Testing regression and mean model approaches to facial soft-tissue thickness estimation

Tobias M. R. Houlton (Lead / Corresponding author), Nicolene Jooste, Maryna Steyn

Research output: Contribution to journalArticlepeer-review

Abstract

Average facial soft-tissue thickness (FSTT) databanks are continuously developed and applied within craniofacial identification. This study considered and tested a subject-specific regression model alternative for estimating the FSTT values for oral midline landmarks using skeletal projection measurements. Measurements were taken from cone-beam computed tomography scans of 100 South African individuals (60 male, 40 female; Mage = 35 years). Regression equations incorporating sex categories were generated. This significantly improved the goodness-of-fit (r2-value). Validation tests compared the constructed regression models with mean FSTT data collected from this study, existing South African FSTT data, a universal total weighted mean approach with pooled demographic data and collection techniques and a regression model approach that uses bizygomatic width and maximum cranial breadth dimensions. The generated regression equations demonstrated individualised results, presenting a total mean inaccuracy (TMI) of 1.53 mm using dental projection measurements and 1.55 mm using cemento-enamel junction projection measurements. These slightly outperformed most tested mean models (TMI ranged from 1.42 to 4.43 mm), and substantially outperformed the pre-existing regression model approach (TMI = 5.12 mm). The newly devised regressions offer a subject-specific solution to FSTT estimation within a South African population. A continued development in sample size and validation testing may help substantiate its application within craniofacial identification.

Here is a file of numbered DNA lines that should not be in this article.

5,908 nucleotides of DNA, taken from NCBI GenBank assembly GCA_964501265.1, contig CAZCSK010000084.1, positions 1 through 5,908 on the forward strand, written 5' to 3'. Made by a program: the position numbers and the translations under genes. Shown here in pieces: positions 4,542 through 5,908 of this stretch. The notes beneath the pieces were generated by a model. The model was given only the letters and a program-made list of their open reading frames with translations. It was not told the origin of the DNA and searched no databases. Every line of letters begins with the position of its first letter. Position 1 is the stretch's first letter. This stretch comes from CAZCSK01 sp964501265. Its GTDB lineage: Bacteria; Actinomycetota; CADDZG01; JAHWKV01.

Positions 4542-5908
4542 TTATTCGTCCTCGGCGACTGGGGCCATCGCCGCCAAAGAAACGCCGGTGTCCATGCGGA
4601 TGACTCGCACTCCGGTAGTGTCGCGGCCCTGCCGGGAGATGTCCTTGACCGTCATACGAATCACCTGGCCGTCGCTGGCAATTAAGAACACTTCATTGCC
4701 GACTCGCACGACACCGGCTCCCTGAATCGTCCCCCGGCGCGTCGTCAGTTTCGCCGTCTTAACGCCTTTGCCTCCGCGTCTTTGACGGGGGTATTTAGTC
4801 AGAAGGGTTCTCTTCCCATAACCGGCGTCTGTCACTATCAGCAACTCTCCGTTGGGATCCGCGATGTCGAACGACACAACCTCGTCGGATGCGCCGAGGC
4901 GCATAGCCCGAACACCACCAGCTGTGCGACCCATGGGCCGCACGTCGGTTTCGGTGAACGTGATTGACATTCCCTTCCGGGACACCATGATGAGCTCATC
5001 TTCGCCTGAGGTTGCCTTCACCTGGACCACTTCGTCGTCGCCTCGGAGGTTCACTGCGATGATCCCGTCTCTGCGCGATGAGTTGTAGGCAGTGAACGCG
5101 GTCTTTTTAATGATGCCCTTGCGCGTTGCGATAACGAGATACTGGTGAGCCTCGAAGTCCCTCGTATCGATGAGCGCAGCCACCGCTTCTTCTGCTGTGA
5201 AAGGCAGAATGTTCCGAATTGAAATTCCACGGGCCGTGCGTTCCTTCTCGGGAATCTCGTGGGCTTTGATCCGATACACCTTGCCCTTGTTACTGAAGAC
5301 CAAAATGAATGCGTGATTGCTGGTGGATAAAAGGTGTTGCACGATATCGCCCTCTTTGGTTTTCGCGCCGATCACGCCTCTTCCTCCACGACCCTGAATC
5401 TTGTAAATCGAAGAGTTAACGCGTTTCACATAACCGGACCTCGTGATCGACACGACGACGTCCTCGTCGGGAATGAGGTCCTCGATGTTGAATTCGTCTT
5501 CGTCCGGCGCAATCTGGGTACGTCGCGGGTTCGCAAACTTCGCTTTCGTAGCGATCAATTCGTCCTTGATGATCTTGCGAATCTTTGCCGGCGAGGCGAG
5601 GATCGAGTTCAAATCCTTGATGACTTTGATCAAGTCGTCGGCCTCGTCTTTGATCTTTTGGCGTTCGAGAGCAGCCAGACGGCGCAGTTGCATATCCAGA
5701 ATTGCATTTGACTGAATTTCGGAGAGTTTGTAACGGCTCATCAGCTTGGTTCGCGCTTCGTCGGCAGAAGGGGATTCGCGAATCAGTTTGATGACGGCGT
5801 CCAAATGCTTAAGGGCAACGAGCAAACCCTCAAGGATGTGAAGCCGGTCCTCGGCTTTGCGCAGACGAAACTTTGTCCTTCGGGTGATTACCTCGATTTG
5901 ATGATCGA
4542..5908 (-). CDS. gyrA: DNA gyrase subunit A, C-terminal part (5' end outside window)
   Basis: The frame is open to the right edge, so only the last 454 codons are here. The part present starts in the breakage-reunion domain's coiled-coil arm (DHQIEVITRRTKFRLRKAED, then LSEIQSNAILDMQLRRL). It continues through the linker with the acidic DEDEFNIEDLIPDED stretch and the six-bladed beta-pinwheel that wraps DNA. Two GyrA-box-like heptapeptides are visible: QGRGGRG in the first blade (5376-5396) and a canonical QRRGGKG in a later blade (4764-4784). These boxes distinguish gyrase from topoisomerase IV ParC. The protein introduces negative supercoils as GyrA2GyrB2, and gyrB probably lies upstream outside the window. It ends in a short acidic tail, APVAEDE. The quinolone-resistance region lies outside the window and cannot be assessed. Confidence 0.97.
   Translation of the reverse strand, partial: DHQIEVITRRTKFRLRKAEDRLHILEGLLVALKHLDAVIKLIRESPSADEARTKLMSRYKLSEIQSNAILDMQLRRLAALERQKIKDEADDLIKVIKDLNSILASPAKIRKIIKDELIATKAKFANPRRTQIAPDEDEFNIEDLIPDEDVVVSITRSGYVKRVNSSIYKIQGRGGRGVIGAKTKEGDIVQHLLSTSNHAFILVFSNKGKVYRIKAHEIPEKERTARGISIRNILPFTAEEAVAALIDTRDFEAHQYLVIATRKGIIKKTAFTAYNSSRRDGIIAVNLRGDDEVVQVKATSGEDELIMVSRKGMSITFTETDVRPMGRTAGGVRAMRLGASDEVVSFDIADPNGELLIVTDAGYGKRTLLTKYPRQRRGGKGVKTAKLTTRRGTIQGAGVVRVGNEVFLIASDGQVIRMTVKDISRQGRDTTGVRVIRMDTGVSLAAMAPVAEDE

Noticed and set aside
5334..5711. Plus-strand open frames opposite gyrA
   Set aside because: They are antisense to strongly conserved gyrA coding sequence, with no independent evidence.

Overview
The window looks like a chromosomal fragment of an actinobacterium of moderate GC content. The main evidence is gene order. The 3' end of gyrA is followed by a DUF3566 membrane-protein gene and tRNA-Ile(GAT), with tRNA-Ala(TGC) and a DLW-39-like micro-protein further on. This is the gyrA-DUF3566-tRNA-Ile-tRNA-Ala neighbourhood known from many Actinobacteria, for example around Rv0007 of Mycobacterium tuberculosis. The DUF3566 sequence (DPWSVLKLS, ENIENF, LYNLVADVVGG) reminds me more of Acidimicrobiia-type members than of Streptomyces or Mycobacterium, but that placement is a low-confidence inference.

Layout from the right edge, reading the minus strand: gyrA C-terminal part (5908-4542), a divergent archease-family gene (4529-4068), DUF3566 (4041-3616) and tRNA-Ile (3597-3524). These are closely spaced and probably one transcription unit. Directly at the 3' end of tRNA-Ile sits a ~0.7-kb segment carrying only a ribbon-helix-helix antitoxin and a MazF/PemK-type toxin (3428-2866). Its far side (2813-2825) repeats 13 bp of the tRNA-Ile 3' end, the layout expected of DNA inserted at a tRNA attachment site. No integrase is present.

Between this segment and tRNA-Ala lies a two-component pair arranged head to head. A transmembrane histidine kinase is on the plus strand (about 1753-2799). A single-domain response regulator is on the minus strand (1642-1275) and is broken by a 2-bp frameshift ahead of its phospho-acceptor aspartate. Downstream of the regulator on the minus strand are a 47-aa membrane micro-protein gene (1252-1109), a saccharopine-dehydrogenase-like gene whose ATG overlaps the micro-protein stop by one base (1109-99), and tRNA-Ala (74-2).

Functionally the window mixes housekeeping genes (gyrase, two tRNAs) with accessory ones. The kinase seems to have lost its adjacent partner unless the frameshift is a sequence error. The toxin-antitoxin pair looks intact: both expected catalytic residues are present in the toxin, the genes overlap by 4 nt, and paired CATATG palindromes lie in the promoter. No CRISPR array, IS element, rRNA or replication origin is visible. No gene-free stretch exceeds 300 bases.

Original languageEnglish
Pages (from-to)170-179
Number of pages10
JournalMedicine, Science and the Law
Volume61
Issue number3
Early online date29 Nov 2020
DOIs
Publication statusPublished - 1 Jul 2021

Keywords

  • craniofacial approximation
  • Craniofacial identification
  • craniofacial superimposition
  • mouth
  • soft-tissue depth
  • soft-tissue thickness

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